(Photo: Reuters)
(Photo: Reuters)

Collapsed futures brokerage MF Global has sued 12 banks for allegedly restricting competition in the $25tn credit default swap market after the European Union charged the lender for blocking exchange access to the contracts.

As the latest in a string of lawsuits, MF Global filed the complaint in the US District Court in the Northern District of Illinois, against 12 international lenders and two other financial firms.

The banks named in the complaint are Bank of America, Barclays, BNP Paribas, Citigroup, Credit Suisse, Deutsche Bank, Goldman Sachs, HSBC, JPMorgan, Morgan Stanley, The Royal Bank of Scotland, and UBS.

Markit, the main CDS price provider and owner of the benchmark CDS indexes, and trade group the International Swaps and Derivatives Association (ISDA), which owns documentation and other licenses, are also named in the suit.

CDS' are contracts that are used to protect against losses if a borrower defaults or to speculate on a company or country's credit quality.

MF Global is accusing the banks, Markit and Isda of operating a cartel that denied market participants real-time price information and prevented new investors from entering the market.

Elsewhere, Ohio-based pension fund, the Sheet Metal Workers Local 33 Cleveland District Pension Plan, and a group of Danish pension funds have filed similar lawsuits in the same court.

All the banks and financial data companies either declined to comment or were not immediately available for contact.

Regulators Charge Banks and Financials

MF Global's lawsuit comes one month after EU regulators charged 13 banks and two financial data companies with breaching EU antitrust rules after saying the institutions blocked rival exchanges in the credit derivatives business between 2006 and 2009.

The European Commission (EC) said in a charge sheet, also known as a statement of objections, that the companies had participated in anti-competitive activities. The claim that they were involved in a cartel followed a two-year investigation.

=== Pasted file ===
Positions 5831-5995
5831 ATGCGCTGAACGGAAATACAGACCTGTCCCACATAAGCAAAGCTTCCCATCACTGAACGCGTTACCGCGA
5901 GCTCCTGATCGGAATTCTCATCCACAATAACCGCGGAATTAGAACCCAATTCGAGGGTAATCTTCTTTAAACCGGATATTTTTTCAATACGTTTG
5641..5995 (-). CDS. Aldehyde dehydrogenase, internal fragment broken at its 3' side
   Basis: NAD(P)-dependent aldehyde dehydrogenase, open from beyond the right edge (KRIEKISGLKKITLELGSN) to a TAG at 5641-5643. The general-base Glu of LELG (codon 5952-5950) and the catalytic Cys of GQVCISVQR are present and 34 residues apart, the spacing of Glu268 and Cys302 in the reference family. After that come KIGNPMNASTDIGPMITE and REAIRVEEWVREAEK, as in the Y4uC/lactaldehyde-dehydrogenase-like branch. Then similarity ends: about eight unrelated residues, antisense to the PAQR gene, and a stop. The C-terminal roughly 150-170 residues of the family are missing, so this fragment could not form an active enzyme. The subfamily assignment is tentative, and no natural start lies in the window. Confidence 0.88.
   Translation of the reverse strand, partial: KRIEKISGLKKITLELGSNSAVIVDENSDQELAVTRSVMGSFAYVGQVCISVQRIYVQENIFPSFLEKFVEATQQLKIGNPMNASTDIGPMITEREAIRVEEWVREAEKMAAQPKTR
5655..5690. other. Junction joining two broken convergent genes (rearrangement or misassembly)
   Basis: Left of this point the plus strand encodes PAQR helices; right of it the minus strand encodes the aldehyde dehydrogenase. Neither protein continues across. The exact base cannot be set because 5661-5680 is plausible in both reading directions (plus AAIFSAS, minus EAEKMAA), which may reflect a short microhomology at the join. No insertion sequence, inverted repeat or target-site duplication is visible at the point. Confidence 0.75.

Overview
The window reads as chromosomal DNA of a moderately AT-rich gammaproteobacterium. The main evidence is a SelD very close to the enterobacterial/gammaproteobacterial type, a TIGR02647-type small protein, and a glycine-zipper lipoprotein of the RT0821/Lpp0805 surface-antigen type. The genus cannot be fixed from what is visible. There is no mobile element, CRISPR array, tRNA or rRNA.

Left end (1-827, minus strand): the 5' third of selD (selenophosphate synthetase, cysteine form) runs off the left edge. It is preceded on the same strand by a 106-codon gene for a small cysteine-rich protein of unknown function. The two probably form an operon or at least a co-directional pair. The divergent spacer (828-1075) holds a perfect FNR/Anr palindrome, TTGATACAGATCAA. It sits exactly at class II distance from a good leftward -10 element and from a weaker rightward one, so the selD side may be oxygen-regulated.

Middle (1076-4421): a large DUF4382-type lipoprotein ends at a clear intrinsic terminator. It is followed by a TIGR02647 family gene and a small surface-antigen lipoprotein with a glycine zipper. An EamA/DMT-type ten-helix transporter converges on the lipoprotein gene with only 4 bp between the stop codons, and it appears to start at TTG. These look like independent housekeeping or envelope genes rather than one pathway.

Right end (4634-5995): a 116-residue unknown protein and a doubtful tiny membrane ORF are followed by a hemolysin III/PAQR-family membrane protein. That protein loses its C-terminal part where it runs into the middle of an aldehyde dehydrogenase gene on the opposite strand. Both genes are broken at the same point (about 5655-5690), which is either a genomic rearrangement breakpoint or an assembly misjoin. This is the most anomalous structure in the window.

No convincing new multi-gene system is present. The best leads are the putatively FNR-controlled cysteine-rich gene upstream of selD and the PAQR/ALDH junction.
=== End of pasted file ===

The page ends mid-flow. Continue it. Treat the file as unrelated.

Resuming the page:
"The commission takes the preliminary view that the banks acted collectively to shut out exchanges from the market because they feared that exchange trading would have reduced their revenues from acting as intermediaries in the over-the-counter (OTC) market," said the EU competition authority.

The Collapse of MF Global

Meanwhile, US regulators have charged Jon Corzine with the alleged misuse of $1bn of client money, which led to the collapse of MF Global.

Corzine stepped down as CEO of MF Global on 4 November 2011 and did not "seek severance payments in connection with his resignation", after the spectacular collapse of the global firm a few days earlier.

MF Global Holdings and its finance subsidiary MF Global Finance USA filed for Chapter 11 bankruptcy protection in the Federal Bankruptcy Court in Manhattan after it revealed on 25 October that it had a quarterly loss of $191.6m and high levels sovereign debt.

Effectively, as of 30 September, MF Global bet $6.3bn in sovereign debt linked to Belgium, Italy, Spain, Portugal and Ireland but when the crisis hit its peak, all products turned sour.